Reynolds v. State

Annotate this Case

463 N.E.2d 1087 (1984)

Garry G. REYNOLDS, Appellant (Defendant below), v. STATE of Indiana, Appellee (Plaintiff below).

No. 1182S410.

Supreme Court of Indiana.

May 21, 1984.

Calvin K. Hubbell, Valparaiso, for appellant; W. Jonathan Forker, Valparaiso, of counsel.

Linley E. Pearson, Atty. Gen., John D. Shuman, Deputy Atty. Gen., Indianapolis, for appellee.

PRENTICE, Justice.

This case is before us upon Defendant's (Appellant's) Petition for Rehearing, his appeal having resulted in an affirmance of the judgment of the trial court by decision and opinion published at 460 N.E.2d 506.

Defendant's first assignment of error was the trial court's having communicated with a member of the jury during deliberations and in the absence of Defendant or his counsel. Upon that issue, we held that there had been no error preserved for appeal. Unfortunately, we stated in our opinion that "the attorneys and the Defendant" were informed of the improper communications prior to the time the verdict was announced and made no indication of dissatisfaction with the action of the trial judge. In reality, the Defendant had not been informed of the improper occurrence, *1088 although his attorney had been so informed. Defendant now asserts that our opinion that error had not been preserved was predicated upon the erroneous belief that he had been aware of the communication personally prior to the time the verdict was announced. However, such is not the case, our decision having been dictated by virtue of his counsel's knowledge and inaction.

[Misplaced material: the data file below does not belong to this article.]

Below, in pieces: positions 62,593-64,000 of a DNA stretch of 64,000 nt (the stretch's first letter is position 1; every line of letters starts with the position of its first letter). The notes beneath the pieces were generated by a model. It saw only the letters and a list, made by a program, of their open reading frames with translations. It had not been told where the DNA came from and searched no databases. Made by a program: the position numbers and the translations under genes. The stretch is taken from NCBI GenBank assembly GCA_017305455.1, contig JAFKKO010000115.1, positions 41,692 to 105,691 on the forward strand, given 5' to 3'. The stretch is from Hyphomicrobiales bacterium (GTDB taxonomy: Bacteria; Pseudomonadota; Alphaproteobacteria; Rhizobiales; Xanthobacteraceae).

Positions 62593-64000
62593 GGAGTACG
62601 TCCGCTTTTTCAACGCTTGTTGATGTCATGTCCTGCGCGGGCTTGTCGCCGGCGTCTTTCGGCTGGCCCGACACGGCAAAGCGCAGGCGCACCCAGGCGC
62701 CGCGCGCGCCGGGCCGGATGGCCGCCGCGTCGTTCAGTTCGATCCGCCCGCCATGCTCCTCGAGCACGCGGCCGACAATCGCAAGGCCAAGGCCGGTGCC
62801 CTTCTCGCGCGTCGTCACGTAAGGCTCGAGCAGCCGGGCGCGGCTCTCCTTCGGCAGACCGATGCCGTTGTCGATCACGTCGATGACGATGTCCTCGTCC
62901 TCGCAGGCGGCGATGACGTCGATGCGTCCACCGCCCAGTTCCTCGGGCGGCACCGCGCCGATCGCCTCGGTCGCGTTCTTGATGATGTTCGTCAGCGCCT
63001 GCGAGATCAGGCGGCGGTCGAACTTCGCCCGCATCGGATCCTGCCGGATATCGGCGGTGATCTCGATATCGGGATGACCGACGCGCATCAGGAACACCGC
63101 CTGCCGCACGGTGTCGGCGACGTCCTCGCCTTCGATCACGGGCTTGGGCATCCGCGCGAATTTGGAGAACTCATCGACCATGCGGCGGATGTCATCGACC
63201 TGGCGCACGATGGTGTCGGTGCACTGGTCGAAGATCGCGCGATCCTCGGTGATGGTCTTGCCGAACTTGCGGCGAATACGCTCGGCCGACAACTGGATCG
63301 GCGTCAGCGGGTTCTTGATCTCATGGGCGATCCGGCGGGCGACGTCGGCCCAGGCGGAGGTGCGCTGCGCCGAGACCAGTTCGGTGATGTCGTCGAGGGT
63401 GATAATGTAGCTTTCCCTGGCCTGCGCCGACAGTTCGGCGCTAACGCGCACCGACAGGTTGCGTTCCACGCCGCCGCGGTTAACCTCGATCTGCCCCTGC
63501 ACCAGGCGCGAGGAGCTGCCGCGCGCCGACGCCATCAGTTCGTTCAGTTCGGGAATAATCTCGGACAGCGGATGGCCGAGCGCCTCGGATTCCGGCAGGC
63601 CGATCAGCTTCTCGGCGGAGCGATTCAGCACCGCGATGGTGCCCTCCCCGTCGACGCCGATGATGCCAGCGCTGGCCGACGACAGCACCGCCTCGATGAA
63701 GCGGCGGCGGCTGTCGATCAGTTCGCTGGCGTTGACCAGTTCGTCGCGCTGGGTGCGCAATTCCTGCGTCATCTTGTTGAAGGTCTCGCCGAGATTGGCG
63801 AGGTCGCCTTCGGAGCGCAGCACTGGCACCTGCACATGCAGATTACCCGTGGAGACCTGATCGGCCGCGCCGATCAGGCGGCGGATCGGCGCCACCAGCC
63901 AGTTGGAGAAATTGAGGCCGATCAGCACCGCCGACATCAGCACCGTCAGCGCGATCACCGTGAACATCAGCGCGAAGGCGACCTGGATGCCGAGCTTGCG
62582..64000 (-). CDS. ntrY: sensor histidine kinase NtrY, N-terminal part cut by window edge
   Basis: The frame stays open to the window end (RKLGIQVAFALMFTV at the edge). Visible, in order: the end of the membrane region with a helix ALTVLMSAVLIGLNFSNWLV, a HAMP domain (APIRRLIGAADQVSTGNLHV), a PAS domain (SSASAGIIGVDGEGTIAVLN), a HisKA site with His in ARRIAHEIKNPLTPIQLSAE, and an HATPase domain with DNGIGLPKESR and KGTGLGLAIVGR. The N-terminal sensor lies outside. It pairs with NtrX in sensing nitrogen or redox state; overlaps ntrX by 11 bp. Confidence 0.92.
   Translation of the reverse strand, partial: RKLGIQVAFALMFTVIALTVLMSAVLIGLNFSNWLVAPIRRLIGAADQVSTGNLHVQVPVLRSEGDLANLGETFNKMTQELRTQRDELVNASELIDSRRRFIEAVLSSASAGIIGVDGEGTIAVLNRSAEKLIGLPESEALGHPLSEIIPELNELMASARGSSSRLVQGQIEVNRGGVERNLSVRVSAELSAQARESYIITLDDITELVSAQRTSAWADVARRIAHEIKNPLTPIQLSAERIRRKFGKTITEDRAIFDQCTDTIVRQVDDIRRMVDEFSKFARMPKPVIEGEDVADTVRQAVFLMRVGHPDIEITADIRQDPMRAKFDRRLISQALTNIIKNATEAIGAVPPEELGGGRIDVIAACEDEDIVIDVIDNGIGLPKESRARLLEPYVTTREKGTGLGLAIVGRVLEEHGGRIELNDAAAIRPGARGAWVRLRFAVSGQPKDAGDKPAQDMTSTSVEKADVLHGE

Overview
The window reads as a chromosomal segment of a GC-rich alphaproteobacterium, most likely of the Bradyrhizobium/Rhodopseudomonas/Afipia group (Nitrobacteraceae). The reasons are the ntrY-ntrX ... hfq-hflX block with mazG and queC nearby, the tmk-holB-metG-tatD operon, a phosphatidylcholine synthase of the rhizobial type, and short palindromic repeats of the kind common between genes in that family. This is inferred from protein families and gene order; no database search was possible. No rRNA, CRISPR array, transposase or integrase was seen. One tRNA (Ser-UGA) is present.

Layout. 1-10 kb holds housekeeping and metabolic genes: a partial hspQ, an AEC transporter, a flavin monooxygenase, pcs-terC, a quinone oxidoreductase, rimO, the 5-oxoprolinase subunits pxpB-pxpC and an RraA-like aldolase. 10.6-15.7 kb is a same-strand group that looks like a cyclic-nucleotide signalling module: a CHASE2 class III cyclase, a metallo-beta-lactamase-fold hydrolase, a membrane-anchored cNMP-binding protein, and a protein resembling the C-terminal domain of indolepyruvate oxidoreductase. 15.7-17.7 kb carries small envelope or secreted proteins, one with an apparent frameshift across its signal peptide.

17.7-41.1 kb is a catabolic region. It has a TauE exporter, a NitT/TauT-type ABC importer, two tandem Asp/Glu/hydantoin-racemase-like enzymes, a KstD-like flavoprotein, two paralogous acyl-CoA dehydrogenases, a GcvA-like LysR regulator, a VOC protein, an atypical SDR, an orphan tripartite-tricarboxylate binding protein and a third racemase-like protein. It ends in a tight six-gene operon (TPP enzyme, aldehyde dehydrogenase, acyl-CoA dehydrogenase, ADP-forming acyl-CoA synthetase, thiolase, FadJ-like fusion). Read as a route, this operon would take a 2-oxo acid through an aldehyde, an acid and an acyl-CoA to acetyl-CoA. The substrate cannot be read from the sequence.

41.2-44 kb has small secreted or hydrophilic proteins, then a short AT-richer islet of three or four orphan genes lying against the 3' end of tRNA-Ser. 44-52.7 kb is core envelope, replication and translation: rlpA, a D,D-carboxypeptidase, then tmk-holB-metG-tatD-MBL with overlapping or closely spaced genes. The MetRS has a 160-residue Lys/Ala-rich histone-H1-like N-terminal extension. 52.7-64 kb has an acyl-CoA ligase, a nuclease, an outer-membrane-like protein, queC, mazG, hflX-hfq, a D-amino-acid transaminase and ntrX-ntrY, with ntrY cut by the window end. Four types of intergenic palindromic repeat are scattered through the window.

Courts have consistently held that notice or information given to an attorney constitutes notice to his client. See Link v. Wabash R. Co., (1962) 370 U.S. 626, 82 S. Ct. 1386, 8 L. Ed. 2d 734; Logal v. Cruse, (1977) 267 Ind. 83, 368 N.E.2d 235, cert. denied 435 U.S. 943, 98 S. Ct. 1523, 55 L. Ed. 2d 539; State ex rel. Brubaker v. Pritchard, (1956) 236 Ind. 222, 138 N.E.2d 233; Lovko v. Lovko, (1978) 179 Ind. App. 1, 384 N.E.2d 166.

Defendant further argues that our mistaken belief that he had been personally present when counsel was informed of the Judge's communications with the jury also controlled our decision that the error was not reviewable, as "fundamental error," notwithstanding that no objection had been made until after the verdict had been announced, but he is in error. Notwithstanding the different circumstances present in Decker v. State, (1979) 179 Ind. App. 472, 386 N.E.2d 192, where Decker had been present, the error assigned does not rise to the level of "fundamental error," as defined in our initial opinion and the cases there cited.

Defendant also argues that in determining that the trial court did not err in refusing to give his tendered instruction No. 8, which would have advised the jury that the crime of "assisting a criminal" was an offense of which it could find him guilty, we failed to consider his argument that the court did, in fact, give his tendered instruction No. 9 which defined the crime of "assisting a criminal." Defendant cited no authority and made no cogent argument supportive of the proposition that the giving of instruction No. 9 mandated the giving of instruction No. 8. As we see it, the court erred in giving No. 9, but it was not withdrawn following the court's refusal to give No. 8, and, in any event, we perceive no harm arising therefrom. We are aware of no proposition of law that the giving of one instruction not warranted by the charge or the evidence warrants or necessitates the giving of an erroneous instruction to compound the error.

The Petition for Rehearing is denied.